Palestine, when lost to Zionist colonialism, offered its already established cities, theaters, houses, and public buildings to the new colonialists, but not the local indigenous population who were forced out of their lands whether at gun-points or out of fear for their lives. Some of the Palestinian rules and regulation which were adopted during the British mandate still apply to the Israeli legal system nowadays.

Today's Palestinian leadership, however, was not the natural result of an established civil order. It was the result of an agreement which was secretly endorsed by the head of the PLO at the time: Yasser Arafat.

The way Oslo produced a Palestinian government is very questionable or at least problematic: for how would a hand-full of unelected officials at a self-declared sole representative of the Palestinians determine the fate for millions of Palestinians scattered across the globe with an admitted agenda for concessions? Oslo produced a new concept for a two-state solution which meant Palestinians not only give up their aspiration for a unified landscape for their historic homeland, but also meant that many Palestinians will be excluded from the political equation.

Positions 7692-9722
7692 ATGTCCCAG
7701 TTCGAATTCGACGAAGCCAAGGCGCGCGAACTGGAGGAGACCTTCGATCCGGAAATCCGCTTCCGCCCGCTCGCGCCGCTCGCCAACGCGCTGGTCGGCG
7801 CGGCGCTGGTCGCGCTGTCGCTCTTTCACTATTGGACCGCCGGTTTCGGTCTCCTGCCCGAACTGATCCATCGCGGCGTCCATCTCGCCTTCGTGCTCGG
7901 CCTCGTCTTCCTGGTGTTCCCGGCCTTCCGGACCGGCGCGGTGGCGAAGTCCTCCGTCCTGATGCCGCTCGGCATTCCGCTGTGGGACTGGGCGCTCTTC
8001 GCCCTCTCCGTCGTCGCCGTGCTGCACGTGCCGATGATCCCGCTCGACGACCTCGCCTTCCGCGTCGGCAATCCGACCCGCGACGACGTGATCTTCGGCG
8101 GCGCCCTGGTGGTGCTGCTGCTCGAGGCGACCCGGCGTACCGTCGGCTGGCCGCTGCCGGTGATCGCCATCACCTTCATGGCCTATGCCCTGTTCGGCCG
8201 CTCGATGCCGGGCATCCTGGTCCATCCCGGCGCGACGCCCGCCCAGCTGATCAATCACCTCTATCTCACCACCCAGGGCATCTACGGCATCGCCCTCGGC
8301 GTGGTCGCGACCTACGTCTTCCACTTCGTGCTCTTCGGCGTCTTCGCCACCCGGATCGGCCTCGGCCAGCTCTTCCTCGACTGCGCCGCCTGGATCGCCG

Ma'an's article was the first attempt of its kind I have seen at a PA-loving media source to shed the light on the Palestinian statehood from a perspective other than the official fiery speeches about self-determination and putting an end to the suffering of the Palestinians, plus the question about the right to have a state. The news excerpt quoted a high authority on the international legal system, Guy Goodwin-Gill, who is a professor of international law at Oxford University. Offered in seven pages, the legal advise warns about the possible exclusion of most Palestinians had Palestine been admitted as a legal entity other than the PLO, which is the only body which is accepted universally to represent the Palestinians anywhere they're found.

The advise argued that losing the status of the PLO as the representative of the Palestinians means that "there will no longer be an institution that can represent the inalienable rights of the entire Palestinian people in the UN and related international institutions". Losing the status of the PLO means that the 65 percent of Palestinians, mostly refugees, will lose their sole representative. Having their authority and Israel mutually recognize each other's states means that the Palestinian refugees might lose their 63-year old plea, and may only have the choice to move into the West Bank or Gaza, if allowed by the future State of Palestine.